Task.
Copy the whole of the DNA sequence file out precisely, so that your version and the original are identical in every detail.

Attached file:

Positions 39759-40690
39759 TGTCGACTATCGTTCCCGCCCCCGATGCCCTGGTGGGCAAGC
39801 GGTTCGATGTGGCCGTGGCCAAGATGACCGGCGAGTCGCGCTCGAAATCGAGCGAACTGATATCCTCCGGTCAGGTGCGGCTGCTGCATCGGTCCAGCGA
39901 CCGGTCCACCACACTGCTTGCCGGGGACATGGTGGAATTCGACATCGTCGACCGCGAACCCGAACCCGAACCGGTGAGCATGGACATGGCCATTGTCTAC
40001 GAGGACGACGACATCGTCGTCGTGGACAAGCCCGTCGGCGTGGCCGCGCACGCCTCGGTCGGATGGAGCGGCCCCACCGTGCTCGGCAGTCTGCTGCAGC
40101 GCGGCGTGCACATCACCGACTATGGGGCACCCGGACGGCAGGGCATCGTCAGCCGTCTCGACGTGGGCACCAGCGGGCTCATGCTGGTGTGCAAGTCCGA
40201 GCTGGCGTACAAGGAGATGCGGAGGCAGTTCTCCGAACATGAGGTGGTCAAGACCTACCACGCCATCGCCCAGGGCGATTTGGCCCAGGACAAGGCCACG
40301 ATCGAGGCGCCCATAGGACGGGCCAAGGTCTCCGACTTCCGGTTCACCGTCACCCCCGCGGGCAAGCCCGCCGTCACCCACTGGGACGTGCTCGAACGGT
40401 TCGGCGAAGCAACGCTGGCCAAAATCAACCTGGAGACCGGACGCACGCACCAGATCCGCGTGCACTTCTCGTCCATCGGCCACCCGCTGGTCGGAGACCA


Positions 39759-40690
39759 TGTCGACTATCGTTCCCGCCCCCGATGCCCTGGTGGGCAAGC
39801 GGTTCGATGTGGCCGTGGCCAAGATGACCGGCGAGTCGCGCTCGAAATCGAGCGAACTGATATCCTCCGGTCAGGTGCGGCTGCTGCATCGGTCCAGCGA
39901 CCGGTCCACCACACTGCTTGCCGGGGACATGGTGGAATTCGACATCGTCGACCGCGAACCCGAACCCGAACCGGTGAGCATGGACATGGCCATTGTCTAC
40001 GAGGACGACGACATCGTCGTCGTGGACAAGCCCGTCGGCGTGGCCGCGCACGCCTCGGTCGGATGGAGCGGCCCCACCGTGCTCGGCAGTCTGCTGCAGC
40101 GCGGCGTGCACATCACCGACTATGGGGCACCCGGACGGCAGGGCATCGTCAGCCGTCTCGACGTGGGCACCAGCGGGCTCATGCTGGTGTGCAAGTCCGA
40201 GCTGGCGTACAAGGAGATGCGGAGGCAGTTCTCCGAACATGAGGTGGTCAAGACCTACCACGCCATCGCCCAGGGCGATTTGGCCCAGGACAAGGCCACG
40301 ATCGAGGCGCCCATAGGACGGGCCAAGGTCTCCGACTTCCGGTTCACCGTCACCCCCGCGGGCAAGCCCGCCGTCACCCACTGGGACGTGCTCGAACGGT
40401 TCGGCGAAGCAACGCTGGCCAAAATCAACCTGGAGACCGGACGCACGCACCAGATCCGCGTGCACTTCTCGTCCATCGGCCACCCGCTGGTCGGAGACCA